Here's why you should be excited about this years arctic Congress of Innovation

Dr. Martha Yakes

The third International Arctic Congress of Innovation is currently taking place in Reykjavik, Iceland. The event will host attendees from over 52 different countries that have come together to share their knowledge in various fields of expertise.

The convention will bear witness to new technological approaches that are directly aimed at solving challenges of different natures; be it about society, economy, politics, technology, or even health-care. The congress, followed by a series of debates, will take place until October 16th.

From an array of industry-leading innovators, Dr. Haars from BioSun, Kentucky has presented a prototype of solar panels called the X2F-R which claims to be more efficient than what is nowadays available in the market in the current scenario. At the convention, Dr. Haars explained that Reykjavik has turned into a place that presents an outstanding opportunity for experts to come together and share their innovations.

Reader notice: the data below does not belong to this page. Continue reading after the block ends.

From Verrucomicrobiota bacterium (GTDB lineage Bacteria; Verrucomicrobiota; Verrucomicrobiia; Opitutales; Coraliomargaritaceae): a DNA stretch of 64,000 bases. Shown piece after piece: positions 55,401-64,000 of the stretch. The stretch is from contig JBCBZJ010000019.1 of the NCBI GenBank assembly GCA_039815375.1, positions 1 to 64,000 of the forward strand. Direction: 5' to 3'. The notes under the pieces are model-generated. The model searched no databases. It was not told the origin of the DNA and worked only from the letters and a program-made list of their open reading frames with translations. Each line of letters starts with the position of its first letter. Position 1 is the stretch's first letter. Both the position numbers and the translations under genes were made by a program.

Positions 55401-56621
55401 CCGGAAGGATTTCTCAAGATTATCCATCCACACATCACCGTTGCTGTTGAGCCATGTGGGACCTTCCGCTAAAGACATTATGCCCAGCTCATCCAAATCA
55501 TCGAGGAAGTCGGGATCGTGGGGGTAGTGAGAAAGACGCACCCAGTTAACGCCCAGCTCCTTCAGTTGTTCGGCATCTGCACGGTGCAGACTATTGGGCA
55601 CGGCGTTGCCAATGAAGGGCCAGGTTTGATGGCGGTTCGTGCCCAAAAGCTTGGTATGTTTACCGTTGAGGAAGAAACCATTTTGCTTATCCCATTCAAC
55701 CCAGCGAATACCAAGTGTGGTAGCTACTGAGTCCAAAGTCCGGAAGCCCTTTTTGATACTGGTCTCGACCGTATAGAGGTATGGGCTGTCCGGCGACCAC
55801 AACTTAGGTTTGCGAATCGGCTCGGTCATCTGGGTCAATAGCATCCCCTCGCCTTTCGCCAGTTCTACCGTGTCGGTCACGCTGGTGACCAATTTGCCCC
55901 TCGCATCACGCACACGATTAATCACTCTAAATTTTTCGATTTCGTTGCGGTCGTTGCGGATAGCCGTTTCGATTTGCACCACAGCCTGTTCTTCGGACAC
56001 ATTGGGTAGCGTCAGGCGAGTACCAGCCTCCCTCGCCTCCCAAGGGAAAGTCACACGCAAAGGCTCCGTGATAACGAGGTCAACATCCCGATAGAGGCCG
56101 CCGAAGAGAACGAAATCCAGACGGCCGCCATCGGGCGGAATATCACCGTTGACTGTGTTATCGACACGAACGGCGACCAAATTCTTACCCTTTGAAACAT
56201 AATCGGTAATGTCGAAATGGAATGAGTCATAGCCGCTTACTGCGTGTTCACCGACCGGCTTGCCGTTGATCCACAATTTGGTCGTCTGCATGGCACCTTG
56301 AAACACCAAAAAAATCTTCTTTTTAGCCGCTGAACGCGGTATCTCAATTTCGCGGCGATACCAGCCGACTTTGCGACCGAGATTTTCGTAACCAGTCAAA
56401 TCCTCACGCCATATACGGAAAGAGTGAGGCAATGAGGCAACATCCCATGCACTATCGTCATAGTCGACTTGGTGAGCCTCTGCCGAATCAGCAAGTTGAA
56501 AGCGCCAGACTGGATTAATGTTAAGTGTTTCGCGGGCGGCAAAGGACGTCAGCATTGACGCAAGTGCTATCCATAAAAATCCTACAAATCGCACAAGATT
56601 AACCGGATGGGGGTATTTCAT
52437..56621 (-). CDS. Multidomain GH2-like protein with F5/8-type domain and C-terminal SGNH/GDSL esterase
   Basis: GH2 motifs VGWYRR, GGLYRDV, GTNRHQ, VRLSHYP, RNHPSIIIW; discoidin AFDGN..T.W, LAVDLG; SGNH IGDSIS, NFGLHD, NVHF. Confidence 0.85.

However, because of the global pandemic, some of the activities that were originally planned for this year's event have been postponed and will most likely take place in 2021. Iceland is one of the few countries that has been able to contain the outbreak of Covid-19 efficiently, but regulators are enforcing preventive rules to avoid the further spread of the disease.

Some of the proposals and presentations are seen at this year's congress were somehow revolutionary. Ms. Haghen, a renowned engineer, together with Dr. Martha Yakes, presented synthetic layers made of an ultra-thin, semitransparent carbon-based polymer that could serve as building structures to shape public spaces in accordance to newly imposed, restrictive health regulations. In the same way, Jorge Remon from, California, an expert in innovation and technology, presented an early model of a dynamic algorithm that forecasts hormonal activity in patients suffering from type 1 diabetes and other autoimmune and metabolic disorders. In conclusion, after such a long, dormant year of quarantines and inaction, it is excellent news to be witnessing here in Reykjavik the return of vibrant and exciting horizons.

This article was first published on October 15, 2020